My mom and her husband are doing it in her bedroom. I listen to her bedsprings squeak and their hushed, heavy breathing. I need to pee, but if I get up they’ll hear me, and that sudden, conscious silence would be worse than the sound of chimp squeals and hyperventilation muffled by our hollow bedroom doors and the three feet of hallway in between. At least she’s not screaming, Oh, God, like I’ve seen in movies. I chew the slippery skin on the inside of my mouth and wonder if it’s still a sin to take the Lord’s name in vain during sex, or if then, it is like a prayer.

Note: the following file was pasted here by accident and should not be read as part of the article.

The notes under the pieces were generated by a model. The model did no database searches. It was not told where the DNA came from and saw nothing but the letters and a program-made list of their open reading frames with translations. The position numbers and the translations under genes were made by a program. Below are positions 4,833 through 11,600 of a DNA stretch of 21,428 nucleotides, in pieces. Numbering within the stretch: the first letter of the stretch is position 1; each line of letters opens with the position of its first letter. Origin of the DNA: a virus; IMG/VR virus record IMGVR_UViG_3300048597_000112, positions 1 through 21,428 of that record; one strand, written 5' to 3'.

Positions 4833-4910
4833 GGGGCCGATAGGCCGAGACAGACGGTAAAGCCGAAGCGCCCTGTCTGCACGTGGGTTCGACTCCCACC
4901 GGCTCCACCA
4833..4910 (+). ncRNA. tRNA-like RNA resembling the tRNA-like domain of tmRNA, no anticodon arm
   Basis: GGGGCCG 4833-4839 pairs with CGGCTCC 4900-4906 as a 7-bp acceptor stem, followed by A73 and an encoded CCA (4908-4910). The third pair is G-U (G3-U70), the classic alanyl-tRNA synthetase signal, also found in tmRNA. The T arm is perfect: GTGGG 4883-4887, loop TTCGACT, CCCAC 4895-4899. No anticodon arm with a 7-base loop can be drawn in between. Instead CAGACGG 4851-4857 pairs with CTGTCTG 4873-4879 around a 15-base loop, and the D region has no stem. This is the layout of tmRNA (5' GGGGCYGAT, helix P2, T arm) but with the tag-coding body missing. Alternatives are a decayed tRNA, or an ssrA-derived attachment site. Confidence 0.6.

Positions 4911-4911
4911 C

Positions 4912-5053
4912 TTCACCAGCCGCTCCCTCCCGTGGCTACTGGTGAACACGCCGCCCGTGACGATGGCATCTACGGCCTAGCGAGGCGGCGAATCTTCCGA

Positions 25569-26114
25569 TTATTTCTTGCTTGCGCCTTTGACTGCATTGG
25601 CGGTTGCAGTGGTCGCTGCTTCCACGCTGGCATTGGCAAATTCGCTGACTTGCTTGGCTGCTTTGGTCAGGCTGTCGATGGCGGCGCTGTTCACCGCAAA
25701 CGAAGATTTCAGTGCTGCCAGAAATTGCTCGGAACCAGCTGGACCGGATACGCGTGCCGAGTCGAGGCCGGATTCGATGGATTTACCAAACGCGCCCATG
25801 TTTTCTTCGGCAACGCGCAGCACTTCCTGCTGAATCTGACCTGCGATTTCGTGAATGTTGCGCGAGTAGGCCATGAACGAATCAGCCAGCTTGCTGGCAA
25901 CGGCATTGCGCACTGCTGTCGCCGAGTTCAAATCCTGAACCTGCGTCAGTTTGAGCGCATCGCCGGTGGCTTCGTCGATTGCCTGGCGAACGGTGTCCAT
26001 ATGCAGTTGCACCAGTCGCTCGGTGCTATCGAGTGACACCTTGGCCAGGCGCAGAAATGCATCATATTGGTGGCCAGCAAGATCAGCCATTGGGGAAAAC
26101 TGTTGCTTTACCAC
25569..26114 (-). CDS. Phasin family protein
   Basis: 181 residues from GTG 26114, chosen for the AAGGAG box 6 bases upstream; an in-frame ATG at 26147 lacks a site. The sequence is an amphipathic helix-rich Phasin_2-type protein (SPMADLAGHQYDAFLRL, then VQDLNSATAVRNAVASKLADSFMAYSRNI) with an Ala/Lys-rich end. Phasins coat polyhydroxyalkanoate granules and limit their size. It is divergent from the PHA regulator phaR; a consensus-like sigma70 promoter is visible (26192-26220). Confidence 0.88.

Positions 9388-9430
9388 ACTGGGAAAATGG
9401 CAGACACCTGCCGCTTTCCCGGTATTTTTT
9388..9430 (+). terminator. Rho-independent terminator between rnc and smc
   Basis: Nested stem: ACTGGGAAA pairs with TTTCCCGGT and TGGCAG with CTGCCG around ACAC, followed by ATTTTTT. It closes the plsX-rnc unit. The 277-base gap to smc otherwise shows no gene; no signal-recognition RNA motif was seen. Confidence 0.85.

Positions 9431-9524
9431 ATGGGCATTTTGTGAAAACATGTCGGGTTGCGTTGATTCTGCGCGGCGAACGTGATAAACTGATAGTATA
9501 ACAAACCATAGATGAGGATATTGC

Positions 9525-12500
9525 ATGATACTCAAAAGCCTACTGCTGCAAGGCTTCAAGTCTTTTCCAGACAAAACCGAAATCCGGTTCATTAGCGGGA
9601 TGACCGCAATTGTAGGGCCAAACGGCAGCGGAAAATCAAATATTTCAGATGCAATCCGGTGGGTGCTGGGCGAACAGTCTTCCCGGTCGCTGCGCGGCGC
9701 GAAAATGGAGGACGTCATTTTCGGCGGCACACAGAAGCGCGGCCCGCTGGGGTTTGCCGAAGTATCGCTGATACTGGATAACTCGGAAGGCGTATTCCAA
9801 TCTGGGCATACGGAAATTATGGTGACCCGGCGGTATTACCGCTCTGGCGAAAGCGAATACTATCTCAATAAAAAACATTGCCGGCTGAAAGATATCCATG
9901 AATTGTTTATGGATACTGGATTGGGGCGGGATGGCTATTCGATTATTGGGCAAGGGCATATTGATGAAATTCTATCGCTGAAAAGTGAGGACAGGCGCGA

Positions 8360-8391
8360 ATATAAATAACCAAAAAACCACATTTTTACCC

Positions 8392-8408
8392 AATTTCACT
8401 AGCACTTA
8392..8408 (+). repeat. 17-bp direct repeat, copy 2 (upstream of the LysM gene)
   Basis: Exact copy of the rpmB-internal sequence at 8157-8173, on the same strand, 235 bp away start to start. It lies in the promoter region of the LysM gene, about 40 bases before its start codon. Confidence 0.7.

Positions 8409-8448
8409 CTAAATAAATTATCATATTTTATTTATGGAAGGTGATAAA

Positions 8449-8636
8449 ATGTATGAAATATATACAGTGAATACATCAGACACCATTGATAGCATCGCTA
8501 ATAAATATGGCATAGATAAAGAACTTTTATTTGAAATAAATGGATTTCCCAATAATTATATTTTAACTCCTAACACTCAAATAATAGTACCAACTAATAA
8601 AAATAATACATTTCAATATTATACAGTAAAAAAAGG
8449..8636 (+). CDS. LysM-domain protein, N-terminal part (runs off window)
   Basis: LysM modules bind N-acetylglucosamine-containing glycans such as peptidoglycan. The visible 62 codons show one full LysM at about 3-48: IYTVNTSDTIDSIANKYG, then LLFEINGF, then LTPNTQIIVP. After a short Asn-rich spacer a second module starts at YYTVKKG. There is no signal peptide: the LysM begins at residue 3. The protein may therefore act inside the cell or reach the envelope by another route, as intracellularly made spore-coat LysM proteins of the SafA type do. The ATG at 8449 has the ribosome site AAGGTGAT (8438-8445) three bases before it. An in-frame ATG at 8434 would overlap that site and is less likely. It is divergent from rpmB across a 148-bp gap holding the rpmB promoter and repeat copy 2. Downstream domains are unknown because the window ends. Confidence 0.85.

It is Terrance’s first night out. For two years my mom has saved her nice voice for his collect calls, driven the hour and a half to Vacaville every Thursday afternoon and Saturday morning to see him, waited expectantly for his twenty-page letters full of shaded hearts pierced with arrows, poems wrought with adolescent angst, and fantasies I can never, ever, repeat out loud. His dark penciled writing is frilly with curled loops and a childlike slant. I only read the letters because Jaime made me. “Why would he want her to do that thing with the marshmallows?” she asked after she found the envelopes, dozens of them, in a pile under our mom’s nightstand. I told her I’d rather not think about it.